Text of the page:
Justice Minister Ang Vong Vathana will call a meeting on Monday to review requests for pardons from 252 prisoners, 16 of whom are females, for Visak Bochea Day which this year falls on May 18, the ministry said on its Facebook page on Saturday.
The requests, it said, came from 22 municipal and provincial prisons, as well as three correctional centres.
Ministry of Justice spokesperson Chin Malin told The Post that there were traditionally three times a year when pardons and sentence reductions could be requested – Khmer New Year, Water Festival and Visak Bochea Day (Buddha Day).
However, at the request of Prime Minister Hun Sen last year, they can now be also sought on Win-Win Policy Day on December 30.
Regarding the requests made by the committees of municipal and provincial prisons, as well as correctional centres, Malin said: “We will review the requests first before sending them to the government [at the national level] and to the King.”
Malin said that to be able to request clemency, a convict must have served one-third of their term for sentence reductions, and two-thirds for pardons.
However, he noted that a prisoner’s behaviour also played a role in the decision-making process.
The assessment of one’s behaviour, Malin continued, is conducted by a working group at the respective prison or detention centre.
The provincial committee, he said, will select those who behave well for the national committee to review on the prisoner list.
The Ministry of Interior’s General Department of Prisons, the Council of Ministers and relevant prosecutors will participate in the case review meeting.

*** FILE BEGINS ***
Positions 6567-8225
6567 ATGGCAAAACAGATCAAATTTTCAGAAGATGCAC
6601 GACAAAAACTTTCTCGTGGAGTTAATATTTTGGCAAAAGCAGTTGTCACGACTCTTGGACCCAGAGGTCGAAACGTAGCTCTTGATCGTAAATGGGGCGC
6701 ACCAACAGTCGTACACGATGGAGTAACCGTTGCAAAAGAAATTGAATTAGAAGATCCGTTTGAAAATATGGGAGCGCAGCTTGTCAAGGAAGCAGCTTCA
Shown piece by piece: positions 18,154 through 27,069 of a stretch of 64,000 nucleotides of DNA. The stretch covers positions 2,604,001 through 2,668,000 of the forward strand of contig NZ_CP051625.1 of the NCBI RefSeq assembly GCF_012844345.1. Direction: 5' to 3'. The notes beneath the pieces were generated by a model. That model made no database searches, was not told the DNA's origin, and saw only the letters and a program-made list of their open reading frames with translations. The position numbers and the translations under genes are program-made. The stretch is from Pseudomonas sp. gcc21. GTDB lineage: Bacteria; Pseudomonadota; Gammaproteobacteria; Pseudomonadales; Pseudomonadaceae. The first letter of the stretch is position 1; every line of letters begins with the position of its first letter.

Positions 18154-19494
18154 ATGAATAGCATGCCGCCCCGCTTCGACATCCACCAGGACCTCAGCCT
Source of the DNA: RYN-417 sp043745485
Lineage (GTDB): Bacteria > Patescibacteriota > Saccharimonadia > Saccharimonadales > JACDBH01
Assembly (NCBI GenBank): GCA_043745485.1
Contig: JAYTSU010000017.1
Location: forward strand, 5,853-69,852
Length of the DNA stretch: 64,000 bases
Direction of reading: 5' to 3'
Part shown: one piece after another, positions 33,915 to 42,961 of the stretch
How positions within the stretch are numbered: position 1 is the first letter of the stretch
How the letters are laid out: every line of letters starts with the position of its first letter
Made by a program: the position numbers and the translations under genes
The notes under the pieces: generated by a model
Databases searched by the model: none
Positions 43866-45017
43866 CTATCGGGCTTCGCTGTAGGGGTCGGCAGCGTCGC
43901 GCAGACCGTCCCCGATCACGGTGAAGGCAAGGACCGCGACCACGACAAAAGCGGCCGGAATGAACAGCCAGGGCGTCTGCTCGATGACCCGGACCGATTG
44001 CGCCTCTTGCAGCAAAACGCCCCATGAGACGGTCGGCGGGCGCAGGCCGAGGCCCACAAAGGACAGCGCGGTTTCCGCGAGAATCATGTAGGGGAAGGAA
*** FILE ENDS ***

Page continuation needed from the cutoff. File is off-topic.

Am Sam Ath, a senior investigator in rights group Licadho, said fewer inmates requested for clemency this year compared to the same period in the previous years.
He worried that the little time between the request assessments and the day of pardon could lead to the procedures to be implemented “too quickly”.
“We want to see the pardon and sentence reduction process carried out in a transparent and unbiased manner, without discrimination and irregularities.”
Sam Ath suggested that the preparations (including receiving and reviewing the requests) were made “too close to the deadline”, partly because the country had celebrated Khmer New Year less than a month ago.
To mark this year’s Khmer New Year, some 460 prisoners, including 49 females, were considered for pardons or sentence reductions.
Prisoner pardons also offer a chance to reduce crowding in the Kingdom’s increasingly strained penal system that Minister of the Interior Sar Kheng in November last year attributed to slow judicial procedures and an ongoing crackdown on drugs.
As of November last year, the 28 prisons across Cambodia housed more than 30,000 inmates, while Phnom Penh’s Prey Sar currently held 7,000 prisoners despite being designed to hold only 2,000. In addition, there were 20,000 inmates in Cambodian prisons waiting to go through judicial procedures.
In response to the problem, Sar Kheng ordered a speeding-up of judicial procedures.